Finding out if a cat has a swollen paw is a bit difficult if you don’t look closely. This article will help you understand when a cat has a swollen paw and what to do.
Cats are animals that, as we know, walk without problems and without limits, so having a paw problem for them could be quite annoying.
But we also know that micietti know how to hide when they feel pain and discomfort, the only thing to do to realize if there is any problem is to observe them very carefully. We will see together how you can notice if the cat has a swollen paw and what you need to do to help it.
The cat has a swollen paw
As we have already said, one must carefully observe the cat to see if there is something wrong. If you notice that your cat is limping or constantly licking a paw, most likely he may feel pain and have a swollen paw.
The causes for which the cat could have a swollen paw could be many, some are evident like fractures and others less evident, let’s find out together.
Causes the cat’s swollen paw
The causes for which the cat has a swollen paw as we have said can be many, usually it could be an inflammation, but let’s continue by listing the various causes:
- Trauma: if your cat has a fracture or sprain in the paw, you will surely notice it swollen, as the fracture and sprain can cause inflammation by pressing on the cat’s muscles and injuring them. Even a bruise can cause the cat‘s paw to swell as squeezing its muscles creates inflammation.
- Ingrown nails: even if as we know cats are very careful about their cleaning, it could happen that their nails grow too much, to the point of injuring the tip of the paw and thus causing the latter to swell. It would be a good idea to cut the cat’s nails.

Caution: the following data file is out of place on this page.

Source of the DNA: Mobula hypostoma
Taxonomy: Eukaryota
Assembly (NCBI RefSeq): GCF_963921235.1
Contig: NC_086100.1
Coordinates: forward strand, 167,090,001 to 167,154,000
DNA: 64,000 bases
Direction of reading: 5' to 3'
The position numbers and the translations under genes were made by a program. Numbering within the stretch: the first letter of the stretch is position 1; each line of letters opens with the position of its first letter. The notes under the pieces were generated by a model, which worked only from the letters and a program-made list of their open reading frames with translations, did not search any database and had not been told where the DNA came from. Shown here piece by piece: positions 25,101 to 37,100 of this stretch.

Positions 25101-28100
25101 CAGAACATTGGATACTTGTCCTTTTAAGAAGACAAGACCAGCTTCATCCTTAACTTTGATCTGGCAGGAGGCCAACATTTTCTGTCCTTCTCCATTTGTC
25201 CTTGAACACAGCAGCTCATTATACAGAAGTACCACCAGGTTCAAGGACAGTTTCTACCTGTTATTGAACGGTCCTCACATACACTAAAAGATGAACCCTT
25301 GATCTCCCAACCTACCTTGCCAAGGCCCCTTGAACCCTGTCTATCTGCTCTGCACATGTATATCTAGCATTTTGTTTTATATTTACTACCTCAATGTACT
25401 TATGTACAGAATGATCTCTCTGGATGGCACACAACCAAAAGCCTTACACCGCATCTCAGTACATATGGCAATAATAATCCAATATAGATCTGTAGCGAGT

- Bee stings: Cat paw swelling could also be caused by a bee sting, as cats unlike dogs tend to be stung on the paws. However, this cause does not cause much pain.
- Spider or scorpion sting: A spider or scorpion sting leads to cat paw swelling, in which case unlike a bee sting, the swelling is very painful and aggressive and could lead to gangrene. If the poison enters the circulation it could even lead to the death of the cat.
- Infectious diseases: the most common and serious infectious diseases in cats are Fiv and Fip.
- Pododermatitis: This type of skin inflammation causes pain, swelling, redness or itching. A biopsy is needed to identify this inflammation with certainty.
- Abscesses: abscesses in cats are signs of ongoing inflammation and in addition to swelling they cause pus discharge. In this case, avoid that the cat licks in these areas because the infection could spread. In case the bacteria enter the blood the cat could have septicemia.
- Tumors: they manifest themselves with swelling in the paw very slowly without preventing the cat from being able to walk.
If your cat trusts you and allows you to see if its paw is swollen, the only advice is to take your cat to the vet. The veterinarian through a physical examination is able to verify the cause of the swelling of the cat’s paw.
Treatment alternatives vary depending on the cause of the swelling. If it is an infection, they are often treated with antibiotics or anti-inflammatory drugs to decrease swelling and pain. Surgery is required for torn ligaments.
Once your vet has ascertained the cause of the swelling, they may recommend that you apply ice to your beloved cat’s injured paw once you get home.
If your cat suffers a serious injury or needs surgery to treat her condition, it may be necessary to limit the cat’s physical activity.